Bats set compass by the sun

Despite the fact that bats are active after sunset, they rely on the sun as their most trusted source of navigation, German researchers from the Max Planck Institute for Ornithology reported today.

Greater mouse-eared bat-photo-10.jpg

The scientists found that the greater mouse-eared bat (Myotis myotis) orients itself with the help of the earth’s magnetic field at night and calibrates this compass to the sun’s position at sunset.

Photo by Dietmar Nill

The discovery was published online yesterday in Proceedings of the National Academy of Science.

Since the 1940s it has been known that bats use echolocation calls for orientation at close range, the Munich-based Institute of Ornithology said in a press release.

“Some bats, however, fly 20 kilometers [12 miles] and more away from their roost every night to search for prey. Summer and winter roosts are often over 50 kilometers [31 miles] apart and some species migrate even up to 1,000 kilometers [620 miles] each year across Europe.

“Recent evidence has shown that bats utilise the Earth’s magnetic field for orientation on longer journeys.

“Scientists of the Max Planck Institute for Ornithology have now confirmed this finding after conducting research on the ability of greater mouse-eared bats to find their way home at night after manipulations of the magnetic field at sunset.”

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Greater mouse-eared bat photo by Stefan Greif

The Institute’s Richard Holland, Ivailo Borissov and Björn Siemers wanted to discover if bats are able to orient themselves at an unknown location.

So they captured bats and released them 25 kilometers (15 miles) from their roost cave, then followed their flights with the help of small radio transmitters.

Already at 1-3 kilometers [0.6-1.9 miles] distance, most bats were heading home in the direction of their cave.

“I was quite sceptical that this first part of the experiment would work,” said Björn Siemers. “Therefore I was very impressed that the fastest bats arrived back in their cave only two hours after release.”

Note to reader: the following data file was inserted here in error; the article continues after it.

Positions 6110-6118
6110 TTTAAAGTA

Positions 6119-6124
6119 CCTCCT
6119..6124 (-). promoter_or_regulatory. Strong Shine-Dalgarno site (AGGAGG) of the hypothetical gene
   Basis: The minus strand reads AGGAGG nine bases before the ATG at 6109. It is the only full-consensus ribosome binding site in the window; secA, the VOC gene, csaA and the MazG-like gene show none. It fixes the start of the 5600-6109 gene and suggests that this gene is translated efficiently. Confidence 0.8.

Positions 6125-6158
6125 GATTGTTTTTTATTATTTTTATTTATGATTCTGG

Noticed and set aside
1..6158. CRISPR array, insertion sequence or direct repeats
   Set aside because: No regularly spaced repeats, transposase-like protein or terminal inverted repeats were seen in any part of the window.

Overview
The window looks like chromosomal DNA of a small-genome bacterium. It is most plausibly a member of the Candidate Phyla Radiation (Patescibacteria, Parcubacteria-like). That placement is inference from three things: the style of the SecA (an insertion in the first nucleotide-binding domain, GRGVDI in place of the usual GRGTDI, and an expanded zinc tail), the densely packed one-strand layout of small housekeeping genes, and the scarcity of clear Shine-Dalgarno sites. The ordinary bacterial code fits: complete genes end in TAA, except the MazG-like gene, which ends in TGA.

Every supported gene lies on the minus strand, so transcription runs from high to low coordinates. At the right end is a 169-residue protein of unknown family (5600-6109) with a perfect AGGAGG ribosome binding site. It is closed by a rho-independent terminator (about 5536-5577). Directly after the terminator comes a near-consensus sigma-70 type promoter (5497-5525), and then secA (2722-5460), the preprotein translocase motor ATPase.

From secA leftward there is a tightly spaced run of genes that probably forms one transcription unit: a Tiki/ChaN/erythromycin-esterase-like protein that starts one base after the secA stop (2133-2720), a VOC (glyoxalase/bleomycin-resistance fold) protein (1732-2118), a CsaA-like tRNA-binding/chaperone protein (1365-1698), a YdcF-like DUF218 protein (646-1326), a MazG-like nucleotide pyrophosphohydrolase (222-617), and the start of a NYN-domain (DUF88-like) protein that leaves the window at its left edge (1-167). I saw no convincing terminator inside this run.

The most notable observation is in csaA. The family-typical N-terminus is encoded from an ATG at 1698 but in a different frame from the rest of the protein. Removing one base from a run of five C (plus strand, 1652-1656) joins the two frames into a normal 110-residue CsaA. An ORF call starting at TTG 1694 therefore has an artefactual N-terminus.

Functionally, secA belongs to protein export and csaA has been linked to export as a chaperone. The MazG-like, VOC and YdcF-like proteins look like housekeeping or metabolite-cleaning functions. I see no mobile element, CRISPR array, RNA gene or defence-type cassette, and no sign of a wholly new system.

The precise question the researchers wanted to answer, the Institute said, was, “is this ability for orientation in unknown territory somehow related to perception of the magnetic field? And, further to this, do the bats then calibrate their magnetic compass to the sun like migrating birds?”

The three researchers altered the direction of the magnetic field from north to east for half of the bats during sunset with the help of a device called a Helmholtz coil. “And in contrast to the control group, these bats flew about 90 degrees east instead of south to their home cave,” the Institute explained.

The last part of the experiment was to repeat the procedure at night.

“Again the magnetic field of half of the bats was turned from north to east, but only after all signs of sunset had vanished from the sky.

“In this case the bats with an altered magnetic field flew in the same direction as the control bats,” the Instiute’s release added.

“The manipulation of the magnetic field was only effective in combination with the sunset,” said Richard Holland. “Greater mouse-eared bats used the position of the sun at sunset as the most reliable indication of direction, and calibrated the magnetic field with it to use it as a compass later that night.”

For the bats, sunset means west, regardless to what their actual magnetic field is telling them, the Institute explained.

“Due to iron deposits in the local earths crust, the magnetic field is known to vary unpredictably. It seems therefore that the animals find the sun to be a more trustworthy source for direction.

“This result is remarkable, given that this species usually emerges from their caves after sunset.”

“After the bats became active, we were able to see where the sun had disappeared even an hour after sunset,” said Björn Siemers. “This ‘glow’ seemed to be sufficient for the bats’ orientation.”


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More than forty years in U.S., UK, and South African media gives David Max Braun global perspective and experience across multiple storytelling platforms. His coverage of science, nature, politics, and technology has been published/broadcast by the BBC, CNN, NPR, AP, UPI, National Geographic, TechWeb, De Telegraaf, Travel World, and Argus South African Newspapers. He has published two books and won several journalism awards. In his 22-year career at National Geographic he was VP and editor in chief of National Geographic Digital Media, and the founding editor of the National Geographic Society blog, hosting a global discussion on issues resonating with the Society's mission and initiatives. He also directed the Society side of the Fulbright-National Geographic Digital Storytelling Fellowship, awarded to Americans seeking the opportunity to spend nine months abroad, engaging local communities and sharing stories from the field with a global audience. A regular expert on National Geographic Expeditions, David also lectures on storytelling for impact. He has 120,000 followers on social media: Facebook  Twitter  LinkedIn